This man replicated the man in the portrait's pose while taking this museum photo
Two strangers shared photos of themselves posed with the same painting of a dark haired man, making them real life doppelgängers
The two friends happen to look just like the two men in the painting behind them
They have been born centuries apart, but these two men bear an uncanny resemblance to each other
'They leaked my nudes,' this woman joked when she shared this photo
This photo of Rebecca Fleenor standing front of a William-Adolphe Bouguereau painting called 'The Broken Pitcher' first went viral in September
The editorial assistant at CNET went on to write about her sudden viral fame, explaining that her friend took the picture at San Francisco's Legion of Honor museum in November 2016.
'He didn't see the resemblance, but I twisted his arm and he begrudgingly took the picture with my phone,' she recalled. 'My shirt happened to match the skirt of the girl in the painting, which was a fun coincidence.'
Since the photo first took the internet by storm, it has been included in numerous posts about people who have found their doppelgängers in museums.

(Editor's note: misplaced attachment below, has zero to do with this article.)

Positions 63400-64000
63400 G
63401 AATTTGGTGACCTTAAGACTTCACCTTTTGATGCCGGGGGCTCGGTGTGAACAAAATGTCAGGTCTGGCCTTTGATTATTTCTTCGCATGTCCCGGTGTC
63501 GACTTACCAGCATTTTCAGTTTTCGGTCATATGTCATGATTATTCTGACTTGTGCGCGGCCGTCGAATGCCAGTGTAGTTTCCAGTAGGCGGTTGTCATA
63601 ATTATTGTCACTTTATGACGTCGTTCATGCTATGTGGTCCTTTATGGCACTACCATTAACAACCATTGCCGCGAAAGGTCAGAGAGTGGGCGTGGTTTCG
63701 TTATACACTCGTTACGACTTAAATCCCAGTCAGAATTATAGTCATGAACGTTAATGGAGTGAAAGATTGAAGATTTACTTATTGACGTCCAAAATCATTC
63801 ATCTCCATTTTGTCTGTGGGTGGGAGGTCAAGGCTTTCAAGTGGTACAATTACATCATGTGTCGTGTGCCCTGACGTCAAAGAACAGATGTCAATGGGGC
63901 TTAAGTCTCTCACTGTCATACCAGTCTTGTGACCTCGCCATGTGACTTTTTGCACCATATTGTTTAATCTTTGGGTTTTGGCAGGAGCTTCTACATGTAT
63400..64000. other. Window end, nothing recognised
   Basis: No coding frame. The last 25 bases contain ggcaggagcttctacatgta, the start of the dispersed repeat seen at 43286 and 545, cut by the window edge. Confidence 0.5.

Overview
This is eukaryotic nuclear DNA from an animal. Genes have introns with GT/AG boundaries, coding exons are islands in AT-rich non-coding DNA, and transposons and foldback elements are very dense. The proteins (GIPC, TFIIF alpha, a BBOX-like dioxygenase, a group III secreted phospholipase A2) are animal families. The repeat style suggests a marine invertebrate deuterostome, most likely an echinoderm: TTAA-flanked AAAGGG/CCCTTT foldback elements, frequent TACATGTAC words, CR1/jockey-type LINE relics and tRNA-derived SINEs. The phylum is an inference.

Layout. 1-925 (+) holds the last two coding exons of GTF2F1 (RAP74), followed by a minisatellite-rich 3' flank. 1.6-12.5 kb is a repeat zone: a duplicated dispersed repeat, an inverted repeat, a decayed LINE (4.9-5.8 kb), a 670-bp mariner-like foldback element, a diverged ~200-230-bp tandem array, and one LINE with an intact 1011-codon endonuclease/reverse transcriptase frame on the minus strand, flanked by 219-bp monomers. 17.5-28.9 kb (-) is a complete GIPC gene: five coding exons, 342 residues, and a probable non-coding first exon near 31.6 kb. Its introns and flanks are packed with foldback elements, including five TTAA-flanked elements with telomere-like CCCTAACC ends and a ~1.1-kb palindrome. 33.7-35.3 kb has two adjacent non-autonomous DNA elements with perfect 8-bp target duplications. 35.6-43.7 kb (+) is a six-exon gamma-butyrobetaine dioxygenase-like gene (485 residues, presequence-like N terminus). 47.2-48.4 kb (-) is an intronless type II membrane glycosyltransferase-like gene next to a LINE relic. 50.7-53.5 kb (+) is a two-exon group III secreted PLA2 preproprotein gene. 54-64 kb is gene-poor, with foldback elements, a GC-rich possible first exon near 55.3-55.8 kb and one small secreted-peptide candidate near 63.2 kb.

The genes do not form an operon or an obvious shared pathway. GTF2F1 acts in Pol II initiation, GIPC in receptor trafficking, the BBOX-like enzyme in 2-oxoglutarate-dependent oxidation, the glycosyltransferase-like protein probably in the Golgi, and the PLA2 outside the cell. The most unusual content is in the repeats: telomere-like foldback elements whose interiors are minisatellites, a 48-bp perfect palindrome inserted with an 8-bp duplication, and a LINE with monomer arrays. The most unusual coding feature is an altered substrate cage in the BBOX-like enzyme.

'Now that I've accepted my newfound internet fame, I thought I should clarify a few things,' Fleenor wrote. 'I'm not a vampire. Just a big "Buffy" fan. I'm not a time traveler, or I would absolutely be riding a dinosaur right now.
'I'm not an immortal or Dorian Gray. (Actually I'm almost 29.) Online dating is really hard,' she continued. 'I've looked into replicating the outfit of the girl in the painting. I could do it for probably $50 on Amazon.'
This man could well be looking in the mirror as he poses in front of his bearded brother
While exploring the Louvre, this woman found what could only be a distant relative
This portrait from Alfred Sisley looks spookily similar to a hipster of the millennial age
This painting entitled Man in Armour Holding a Pike by Jan van Bijlert shares the exact same facial features as this museum goer
Both this portrait and this young art fan share the same skin tone, hair color and face shape
Sharing this photo on Imgur, this man wrote: So I found a picture of myself dressed as a Samurai 111 years ago at The MET. Apparently I was a collector of Samurai armor, I've drunk a lot since then so I don't really recall but it's totally plausible that's it's me'
Alexander Farah, a filmmaker from British Columbia, shared a photo of himself posed next Ilia Efimovich Repin's oil on canvas portrait of Russian author Vsevolod Mikhailovich Garshin.
Although they were born more than a century apart, Farah and Garshin share the same dark hair, full beard, and thick eyebrows.
Unsurprisingly, the thread has made many people question if these historic lookalikes are time travelers or the products of reincarnation.